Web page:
October 28, 2004

Hominin, hominid, hominoid, whatever

Reading about the Javanese hobbits in Nature, you may wonder whether hominin is a typo for hominid; and then, realizing that it isn't, you may wonder what the difference really is. Dictionaries won't help you -- at least none of the ones that I have do. Hominin isn't even in the OED or the American Heritage Dictionary or Merriam-Webster's 3rd Unabridged or the online version of Encarta. But Thomas Greiner explains it all here:

...when scientists use the word hominin today, they mean pretty much the same thing as when they used the word hominid twenty years ago. When these scientists use the word hominid, they mean pretty much the same thing as when they used the word hominoid twenty years ago.

This is one of the consequences of insisting on an distinguishing certain types of evolutionary "clades" as the well-defined taxonomic levels of class, order, family, genus, species -- just like we distinguish particular levels of government in the U.S. as state, county, city.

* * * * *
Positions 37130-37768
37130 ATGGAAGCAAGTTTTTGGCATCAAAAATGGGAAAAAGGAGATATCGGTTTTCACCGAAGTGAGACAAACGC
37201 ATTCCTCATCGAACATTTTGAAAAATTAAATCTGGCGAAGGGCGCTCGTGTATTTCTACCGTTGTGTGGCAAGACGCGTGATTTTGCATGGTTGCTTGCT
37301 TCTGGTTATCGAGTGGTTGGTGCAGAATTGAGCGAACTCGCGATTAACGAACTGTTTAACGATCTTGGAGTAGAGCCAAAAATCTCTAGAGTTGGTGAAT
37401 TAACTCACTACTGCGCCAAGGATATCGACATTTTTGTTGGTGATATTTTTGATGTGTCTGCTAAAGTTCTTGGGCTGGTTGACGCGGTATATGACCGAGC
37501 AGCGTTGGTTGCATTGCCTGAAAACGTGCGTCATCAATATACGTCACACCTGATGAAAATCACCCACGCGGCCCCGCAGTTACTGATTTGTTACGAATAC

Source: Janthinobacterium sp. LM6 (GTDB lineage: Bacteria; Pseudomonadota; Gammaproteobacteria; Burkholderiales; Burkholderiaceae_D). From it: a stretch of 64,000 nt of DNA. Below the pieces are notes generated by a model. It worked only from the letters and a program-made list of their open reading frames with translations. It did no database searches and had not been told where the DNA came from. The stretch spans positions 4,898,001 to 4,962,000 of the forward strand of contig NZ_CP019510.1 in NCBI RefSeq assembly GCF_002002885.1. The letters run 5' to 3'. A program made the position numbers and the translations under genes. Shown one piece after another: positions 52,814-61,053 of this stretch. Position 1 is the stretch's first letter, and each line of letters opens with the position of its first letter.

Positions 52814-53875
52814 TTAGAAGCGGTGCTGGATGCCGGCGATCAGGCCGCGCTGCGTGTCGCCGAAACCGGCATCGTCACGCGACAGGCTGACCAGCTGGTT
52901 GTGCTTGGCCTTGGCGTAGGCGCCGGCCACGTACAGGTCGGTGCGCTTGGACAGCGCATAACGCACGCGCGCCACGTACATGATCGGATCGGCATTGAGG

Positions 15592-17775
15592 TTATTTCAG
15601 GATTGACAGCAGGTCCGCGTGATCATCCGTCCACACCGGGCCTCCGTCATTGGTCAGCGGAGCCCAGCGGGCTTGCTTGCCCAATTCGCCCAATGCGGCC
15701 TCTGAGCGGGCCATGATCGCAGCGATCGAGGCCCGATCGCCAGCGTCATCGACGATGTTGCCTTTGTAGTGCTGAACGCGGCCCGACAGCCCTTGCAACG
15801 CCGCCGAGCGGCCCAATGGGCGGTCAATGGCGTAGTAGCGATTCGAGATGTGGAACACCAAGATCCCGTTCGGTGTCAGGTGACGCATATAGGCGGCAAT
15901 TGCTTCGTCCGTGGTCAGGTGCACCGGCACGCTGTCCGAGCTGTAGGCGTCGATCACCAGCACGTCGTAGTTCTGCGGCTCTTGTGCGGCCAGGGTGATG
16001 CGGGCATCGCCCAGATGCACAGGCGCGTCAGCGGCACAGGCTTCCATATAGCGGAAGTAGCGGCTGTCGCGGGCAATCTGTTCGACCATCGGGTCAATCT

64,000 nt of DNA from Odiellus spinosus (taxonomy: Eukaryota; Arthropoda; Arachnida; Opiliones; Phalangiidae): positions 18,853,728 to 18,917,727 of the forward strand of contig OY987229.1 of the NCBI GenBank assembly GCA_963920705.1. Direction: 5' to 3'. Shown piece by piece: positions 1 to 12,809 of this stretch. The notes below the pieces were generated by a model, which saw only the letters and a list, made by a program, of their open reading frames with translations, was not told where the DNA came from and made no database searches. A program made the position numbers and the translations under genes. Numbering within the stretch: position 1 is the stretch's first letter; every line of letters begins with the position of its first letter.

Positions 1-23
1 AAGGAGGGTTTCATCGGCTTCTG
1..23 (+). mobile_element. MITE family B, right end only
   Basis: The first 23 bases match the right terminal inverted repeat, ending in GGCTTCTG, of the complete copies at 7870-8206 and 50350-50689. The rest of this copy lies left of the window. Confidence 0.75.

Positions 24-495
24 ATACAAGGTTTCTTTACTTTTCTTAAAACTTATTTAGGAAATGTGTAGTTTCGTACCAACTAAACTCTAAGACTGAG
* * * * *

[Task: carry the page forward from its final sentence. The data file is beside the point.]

Recent work shows that apes are not a monophyletic group (all descended from one ancestor), so that chimps and gorillas share a more recent ancestor with humans than they do with the orangutan. That means that, on the strict taxonomic level, chimps and gorillas are hominids. There are some specialists that use the term in this way -- although it gets very confusing when they do. If chimps and gorillas are hominids, what then do we call the group that leads to humans but not to chimps and gorillas? For that, we come up with a new taxonomic level called Tribe, that lies between Family and Genus. The Tribe hominini describes all the human species that ever evolved (including the extinct ones) that excludes the chimps and gorillas.

That's us hominins, if you're keeping score at home.

Advantage, Google (lexicographically speaking).

It's not clear that insisting on these qualititative distinctions among cladistic levels is really doing enough work to be worth the trouble, whether in naming clades or in assigning scientific names to species. Kevin de Queiroz and the rest of the PhyloCode gang think that it's all a big mistake, an early-enlightenment missstep like the phlogiston theory, and ought to be tossed, leaving species (= terminal node) and clade (= non-terminal node) as the only qualitatively-distinguished categories in the evolutionary tree. At least, I think that's what they think! In any case, it's very much a minority view these days, but it seems to be gaining ground. (As it happens, I've been meaning to try to understand -- and blog about -- PhyloCode for a while now, and this is some new motivation. If the creeks don't rise, I'll get to it within a week or so).


Posted by Mark Liberman at October 28, 2004 04:53 AM